Carrying a gun every day does not come without its discomforts. But one of these lights below will effectively reduce the impact of a “full size battle light” and help encourage you to actually carry your defensive weapon.
Lumens: 500 (+5)
Run time: 1.5 Hours (+5)
Battery: (1) CR123A Lithium (+2)
Ease of attachment: Better than others. It still features the common locking bolt. But the locking bolt is knurled, so your fingers can be used, instead of requiring a screw driver. (+3)
Activation: Difficult to reach buttons without long fingers. Ease of activation: (+0)
Features: Safe off prevents accidental activation, Strobe setting, Constant on/off and momentary mode. (+1)
Price: $215 (+1)
- 500 lumens is plenty of light for such a small package and great to have when you need it.
- Reasonable price point if above average.
- Streamlight has built itself a reputation of quality over the years and I have never regretted my purchase of their products.
- The ambidextrous switches are positioned a little farther away then I would like. I am a larger sized guy with largish hands and I have minor difficulty reaching them with a full firing grip. I found I had to disengage my right hand slightly from the grip of the pistol to reach the switch with my trigger finger. This in no way means the TLR-7 is unusable, it just bothers me a little and it might bother you too.
- CR 123A batteries have become a sort of industry norm for tactical lights. They are expensive and can be a pain to find in stores.
*The TLR-8 is essentially the same light, but with the addition of a laser.
Lumens: 100 (+1)
Run time: 1 Hour (+2)
Battery: (2) CR-1/3N Lithium (+0)
Ease of attachment: Low. The clam shell construction required for attachment to a pistol without an accessory rail makes in more complicated and time consuming then the other lights on this list. Although, if you wanted to purchase this same light for a pistol with rails, Streamlight produces a model for that as well. (+0)
Activation: Ambidextrous buttons easy to reach and locate, but with constant on only. Ease of activation: (+2)
Features: For attachment to weapons without accessory rails, such as 1911s, and Smith & Wesson M&P Shields. Integrated red laser. (+5)
Price: $178.50 (+2)
- Streamlight has answered the call of the market to provide a quality weapon light for pistols without an accessory rail. The light attaches in a near seamless fit around the front of the trigger guard for a surprisingly stable connection. There are very few other companies offering lights for pistols without rails, and fewer still if any, who do it was well as Streamlight.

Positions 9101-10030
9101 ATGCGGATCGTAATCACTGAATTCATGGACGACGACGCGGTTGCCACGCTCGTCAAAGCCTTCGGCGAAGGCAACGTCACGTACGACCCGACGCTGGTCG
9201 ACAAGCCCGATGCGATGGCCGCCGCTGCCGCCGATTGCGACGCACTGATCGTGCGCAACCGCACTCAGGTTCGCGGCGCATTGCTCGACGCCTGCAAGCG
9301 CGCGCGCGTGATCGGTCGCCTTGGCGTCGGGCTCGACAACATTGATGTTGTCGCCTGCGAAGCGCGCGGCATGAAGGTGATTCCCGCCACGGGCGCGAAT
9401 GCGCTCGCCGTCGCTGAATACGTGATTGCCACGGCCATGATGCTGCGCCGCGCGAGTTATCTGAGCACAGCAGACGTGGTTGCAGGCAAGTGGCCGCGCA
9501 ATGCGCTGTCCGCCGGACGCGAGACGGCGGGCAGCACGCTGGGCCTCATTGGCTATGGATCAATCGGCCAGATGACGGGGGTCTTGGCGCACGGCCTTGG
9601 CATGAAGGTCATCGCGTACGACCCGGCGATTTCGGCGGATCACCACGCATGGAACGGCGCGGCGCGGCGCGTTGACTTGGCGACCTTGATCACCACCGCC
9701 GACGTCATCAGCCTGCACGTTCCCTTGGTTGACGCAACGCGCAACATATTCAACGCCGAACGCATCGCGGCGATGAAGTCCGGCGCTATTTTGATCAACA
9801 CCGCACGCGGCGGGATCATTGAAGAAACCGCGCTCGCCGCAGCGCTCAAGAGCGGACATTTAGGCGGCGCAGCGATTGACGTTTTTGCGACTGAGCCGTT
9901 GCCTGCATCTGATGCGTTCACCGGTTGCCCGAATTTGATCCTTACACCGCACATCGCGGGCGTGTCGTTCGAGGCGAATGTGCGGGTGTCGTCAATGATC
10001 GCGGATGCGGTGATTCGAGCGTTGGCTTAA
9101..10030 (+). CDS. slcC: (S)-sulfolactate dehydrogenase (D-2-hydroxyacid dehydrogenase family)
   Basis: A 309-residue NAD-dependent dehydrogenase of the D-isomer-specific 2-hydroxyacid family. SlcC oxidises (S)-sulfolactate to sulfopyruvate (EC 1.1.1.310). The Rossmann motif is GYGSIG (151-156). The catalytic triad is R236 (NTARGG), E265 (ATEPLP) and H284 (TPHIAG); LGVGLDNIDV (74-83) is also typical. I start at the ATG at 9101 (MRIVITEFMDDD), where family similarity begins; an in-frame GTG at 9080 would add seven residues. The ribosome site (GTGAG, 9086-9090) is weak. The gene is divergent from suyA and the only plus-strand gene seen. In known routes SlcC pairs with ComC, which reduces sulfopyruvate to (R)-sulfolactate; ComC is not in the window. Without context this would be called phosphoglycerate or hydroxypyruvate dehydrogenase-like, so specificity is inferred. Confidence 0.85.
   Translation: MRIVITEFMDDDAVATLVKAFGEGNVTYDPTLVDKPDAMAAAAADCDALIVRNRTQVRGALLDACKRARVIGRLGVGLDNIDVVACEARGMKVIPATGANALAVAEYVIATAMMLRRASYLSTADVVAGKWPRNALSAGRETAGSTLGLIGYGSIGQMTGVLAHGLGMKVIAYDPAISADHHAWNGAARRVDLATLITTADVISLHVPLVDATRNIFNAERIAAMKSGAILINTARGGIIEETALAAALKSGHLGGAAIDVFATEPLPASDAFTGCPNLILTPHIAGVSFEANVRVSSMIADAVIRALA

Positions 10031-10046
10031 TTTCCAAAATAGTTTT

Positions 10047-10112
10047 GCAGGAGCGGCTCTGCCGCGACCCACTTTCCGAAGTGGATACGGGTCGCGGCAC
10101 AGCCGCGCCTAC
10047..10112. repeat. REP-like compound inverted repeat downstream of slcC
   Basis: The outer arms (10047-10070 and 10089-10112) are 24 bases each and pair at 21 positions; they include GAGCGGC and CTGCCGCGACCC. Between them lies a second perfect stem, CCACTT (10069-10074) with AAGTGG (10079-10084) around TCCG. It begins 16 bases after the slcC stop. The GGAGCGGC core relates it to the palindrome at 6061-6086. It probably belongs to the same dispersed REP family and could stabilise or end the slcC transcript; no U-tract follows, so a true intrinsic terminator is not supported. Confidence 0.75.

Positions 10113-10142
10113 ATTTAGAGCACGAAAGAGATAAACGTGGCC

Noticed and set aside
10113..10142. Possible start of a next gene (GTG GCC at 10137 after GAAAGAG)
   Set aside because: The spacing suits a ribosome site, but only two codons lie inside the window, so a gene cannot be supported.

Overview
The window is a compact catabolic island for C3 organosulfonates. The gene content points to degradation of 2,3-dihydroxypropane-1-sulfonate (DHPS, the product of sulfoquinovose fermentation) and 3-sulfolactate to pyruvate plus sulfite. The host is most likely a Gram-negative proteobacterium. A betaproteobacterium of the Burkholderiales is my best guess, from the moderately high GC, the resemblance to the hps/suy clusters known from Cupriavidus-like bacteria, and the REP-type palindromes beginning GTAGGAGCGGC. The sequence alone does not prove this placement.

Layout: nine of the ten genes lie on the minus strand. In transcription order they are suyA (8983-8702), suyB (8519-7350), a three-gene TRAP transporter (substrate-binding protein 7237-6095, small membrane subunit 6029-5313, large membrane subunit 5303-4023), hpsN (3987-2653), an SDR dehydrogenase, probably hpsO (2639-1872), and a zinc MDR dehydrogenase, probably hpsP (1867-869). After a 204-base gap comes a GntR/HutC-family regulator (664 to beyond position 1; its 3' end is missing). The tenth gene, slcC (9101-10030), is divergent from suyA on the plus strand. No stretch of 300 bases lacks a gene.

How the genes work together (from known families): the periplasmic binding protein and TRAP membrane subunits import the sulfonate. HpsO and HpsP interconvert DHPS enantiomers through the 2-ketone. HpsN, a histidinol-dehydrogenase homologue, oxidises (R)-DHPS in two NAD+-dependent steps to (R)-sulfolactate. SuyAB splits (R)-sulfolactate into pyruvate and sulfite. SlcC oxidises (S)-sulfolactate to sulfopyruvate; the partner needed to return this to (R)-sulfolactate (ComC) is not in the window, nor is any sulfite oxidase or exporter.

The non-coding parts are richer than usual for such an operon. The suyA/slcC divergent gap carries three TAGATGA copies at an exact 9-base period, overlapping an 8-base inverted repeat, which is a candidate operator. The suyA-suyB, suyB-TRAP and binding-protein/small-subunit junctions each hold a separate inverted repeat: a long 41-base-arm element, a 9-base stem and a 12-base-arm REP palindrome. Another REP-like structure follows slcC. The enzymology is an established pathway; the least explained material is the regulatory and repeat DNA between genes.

- The addition of the laser is something that might increase accuracy in low-light environments, providing the home defender understands the limitations, and the laser is not used as a substitute for good shooting fundamentals. Don’t let it become a crutch to perpetuate poor shooting skills.
- The CR-1/3N Lithium batteries used in this light/laser combo are more difficult to find then the other batteries on this list and might be a deterrent for someone looking for the least amount of hassle possible. Replacing the batteries however is quick with the easily accessible trap door at the bottom helping to lessen this issue.
- This light has the lowest amount of lumens out of the other lights on this list, but it is certainly better then nothing, and the only option available if you carry a subcompact pistol without an accessory rail.
- The ease of taking the light on and off is very low. It takes more time and is slightly more complicated then other lights. The armed citizen who chooses this light will probably want to leave it attached permanently.
Lumens: 200 (+2)
Run time: 1.5 Hours (+5)
Battery: (1) Lithium CR2 (+0)
Ease of attachment: Average. Standard bolt locking (+2)
Activation: Easily accessed stippled paddle on/off switch. Ease of activation: (+4)
Features: Lock out mode with a ¼ turn of the light head. Constant on/off, momentary mode. Available in FDE (Flat Dark Earth) color for an additional cost. (+1)
Price: $150 (+3)
- The APLc has the best activation button out of all the lights listed here and is a big plus in my opinion. In a defensive encounter I don’t want to be fumbling about looking for the switch. Good training could fix this problem, but the large size of the ambidextrous switches makes for intuitive activation and can be reached without disengaging the firing grip.
- The battery, (CR2 ) deviates from the industry standard of CR 123. This can be a detractor if you already have a good stock pile of CR 123’s for other lights. More difficult to find, and of course more expensive to replace.